Broadwayworld has joined with the cast of Rain- A Beatles Tribute for our new "8 Days A Week" feature. Each day for eight days Joe Bithorn, Joey Curatolo, Steve Landes, and Ralph Castelli of Rain will answer one question about what The Beatles mean to them.
Day Six- During RAIN you all change outfits according to the changing lifestyles and music of John, Paul, George and Ringo. Do you feel any particular attachment to a certain point in their careers or what they produced during that time?
Joe Bithorn (George)
I really do enjoy all the different eras of those times and the great music they created. They changed so quickly throughout the 60s and were a cultural phenomenon that changed the world.
Joey Curatolo (Paul)
Steve Landes (John)
I love the early period of their career -- 1963-64. The classic Beatle haircuts, black suits and Beatle boots we wear during that period in our show are my favorite as well. I love that look, it's classic, it quintessential 'Beatles'. And the feeling of the music of that era, there's such a youthful energy to it that speaks to me. There is no way not to be happy when listening to their early records!
Ralph Castelli (Ringo)
Yes. I am particularly attached to the later Beatles. They had established themselves as cultural icons and Ringo, as did the others, were experimenting with new techniques which are still being used today. Ringo is a unique drummer visually and audibly...no other drummer literally "danced" at the drums.
The Beatles LP releases mark their personal evolution as artists both individually and as a group.
Their debut album Please Please Me (1963) contained fourteen songs and took just over nine hours to record. With such hits as "Twist and Shout" and "Love Me Do," the album reflected The Beatles' youth and innocence, giving listeners short pop-dance tunes with catchy beats and relatively simple lyrics. It cemented the group's fame both in America and around the globe.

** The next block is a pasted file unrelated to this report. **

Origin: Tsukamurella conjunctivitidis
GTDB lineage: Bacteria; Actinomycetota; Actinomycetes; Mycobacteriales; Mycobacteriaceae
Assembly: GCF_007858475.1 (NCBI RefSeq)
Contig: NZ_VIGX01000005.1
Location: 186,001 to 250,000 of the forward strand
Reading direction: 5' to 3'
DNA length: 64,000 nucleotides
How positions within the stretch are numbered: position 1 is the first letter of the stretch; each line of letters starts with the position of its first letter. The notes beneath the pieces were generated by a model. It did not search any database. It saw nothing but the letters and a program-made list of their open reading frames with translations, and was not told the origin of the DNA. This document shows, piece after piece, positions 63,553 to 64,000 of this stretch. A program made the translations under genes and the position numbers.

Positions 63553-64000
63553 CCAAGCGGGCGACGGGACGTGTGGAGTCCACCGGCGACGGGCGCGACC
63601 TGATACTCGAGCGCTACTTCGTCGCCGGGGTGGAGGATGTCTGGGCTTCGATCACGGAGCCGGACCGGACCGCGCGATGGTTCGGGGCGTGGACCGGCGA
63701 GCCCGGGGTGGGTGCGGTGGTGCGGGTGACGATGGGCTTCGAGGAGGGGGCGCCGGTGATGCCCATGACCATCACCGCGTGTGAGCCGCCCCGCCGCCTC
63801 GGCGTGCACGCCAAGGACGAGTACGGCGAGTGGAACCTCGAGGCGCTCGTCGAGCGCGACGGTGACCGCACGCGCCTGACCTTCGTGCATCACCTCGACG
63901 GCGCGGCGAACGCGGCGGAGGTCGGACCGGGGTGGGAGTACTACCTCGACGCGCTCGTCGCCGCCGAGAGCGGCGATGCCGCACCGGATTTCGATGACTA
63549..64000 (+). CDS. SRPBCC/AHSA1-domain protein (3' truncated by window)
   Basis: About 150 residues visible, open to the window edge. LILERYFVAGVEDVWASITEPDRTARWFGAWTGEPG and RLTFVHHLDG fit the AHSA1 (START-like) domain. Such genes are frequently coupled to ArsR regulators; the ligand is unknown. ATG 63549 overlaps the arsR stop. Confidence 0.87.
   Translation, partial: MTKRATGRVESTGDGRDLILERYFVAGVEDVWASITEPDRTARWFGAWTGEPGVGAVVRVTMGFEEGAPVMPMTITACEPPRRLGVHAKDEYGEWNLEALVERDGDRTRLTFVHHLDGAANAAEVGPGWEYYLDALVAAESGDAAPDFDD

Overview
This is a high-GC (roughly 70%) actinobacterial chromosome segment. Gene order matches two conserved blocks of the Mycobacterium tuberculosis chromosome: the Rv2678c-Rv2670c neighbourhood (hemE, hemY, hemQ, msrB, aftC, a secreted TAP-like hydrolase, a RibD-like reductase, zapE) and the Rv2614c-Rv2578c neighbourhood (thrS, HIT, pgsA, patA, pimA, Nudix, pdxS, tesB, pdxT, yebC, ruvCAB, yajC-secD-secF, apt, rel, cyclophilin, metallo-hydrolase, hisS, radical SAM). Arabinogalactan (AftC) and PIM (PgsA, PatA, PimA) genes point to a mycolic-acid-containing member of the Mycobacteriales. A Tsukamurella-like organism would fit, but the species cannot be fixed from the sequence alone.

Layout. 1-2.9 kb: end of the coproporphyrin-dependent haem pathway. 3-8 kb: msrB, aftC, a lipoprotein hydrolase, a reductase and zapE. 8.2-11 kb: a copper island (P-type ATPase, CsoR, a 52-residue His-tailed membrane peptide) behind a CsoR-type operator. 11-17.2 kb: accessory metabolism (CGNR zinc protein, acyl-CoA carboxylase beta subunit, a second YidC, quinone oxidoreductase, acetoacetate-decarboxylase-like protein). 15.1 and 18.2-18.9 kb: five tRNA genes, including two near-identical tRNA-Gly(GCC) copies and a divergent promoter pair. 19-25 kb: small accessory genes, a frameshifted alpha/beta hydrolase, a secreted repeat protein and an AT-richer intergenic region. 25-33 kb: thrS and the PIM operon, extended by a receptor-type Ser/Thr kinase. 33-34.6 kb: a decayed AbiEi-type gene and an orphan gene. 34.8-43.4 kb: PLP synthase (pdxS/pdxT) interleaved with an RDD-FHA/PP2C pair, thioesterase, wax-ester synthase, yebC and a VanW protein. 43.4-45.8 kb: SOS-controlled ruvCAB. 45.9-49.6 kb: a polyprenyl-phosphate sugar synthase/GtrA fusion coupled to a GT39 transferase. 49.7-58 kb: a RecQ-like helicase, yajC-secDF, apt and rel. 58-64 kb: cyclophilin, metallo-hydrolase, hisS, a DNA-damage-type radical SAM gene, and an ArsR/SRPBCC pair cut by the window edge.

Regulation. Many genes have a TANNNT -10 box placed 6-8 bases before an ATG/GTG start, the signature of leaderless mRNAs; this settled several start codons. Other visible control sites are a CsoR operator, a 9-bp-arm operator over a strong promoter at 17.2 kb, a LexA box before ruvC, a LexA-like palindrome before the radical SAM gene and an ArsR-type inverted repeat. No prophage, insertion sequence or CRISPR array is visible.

By the time Sgt. Pepper's Lonely Hearts Club Band (1967) came out, it was clear that The Beatles had long since begun opening new doors in music as well as in their personal lives. It is an LP full of experimentation; the music was no longer simple guitar chords and vocals, but recorded with horns, sitars, and strings in larger orchestral movements. The album also explored psychedelic rock, reflecting some of the band's own personal explorations with drugs, allowing Sgt. Pepper, their "alter-ego band," to perform for them.
Let It Be (1970), the final studio album released by The Beatles, was available for sale after the band announced their break-up. Sources state that the recording sessions ran rough, and the album itself received several notoriously negative reviews. However, highlights such as "Across the Universe" and "Let It Be" show that although the band may have been at an end with one another, their sound and spirit would remain one of the greatest influences in the history of music.
RAIN is currently performing to packed houses at Broadway's Neil Simon Theatre, 250 W. 52 Street now through January 9th! For tickets go to www.ticketmaster.com or call 877-250-2929.
For more information, visit www.raintribute.com.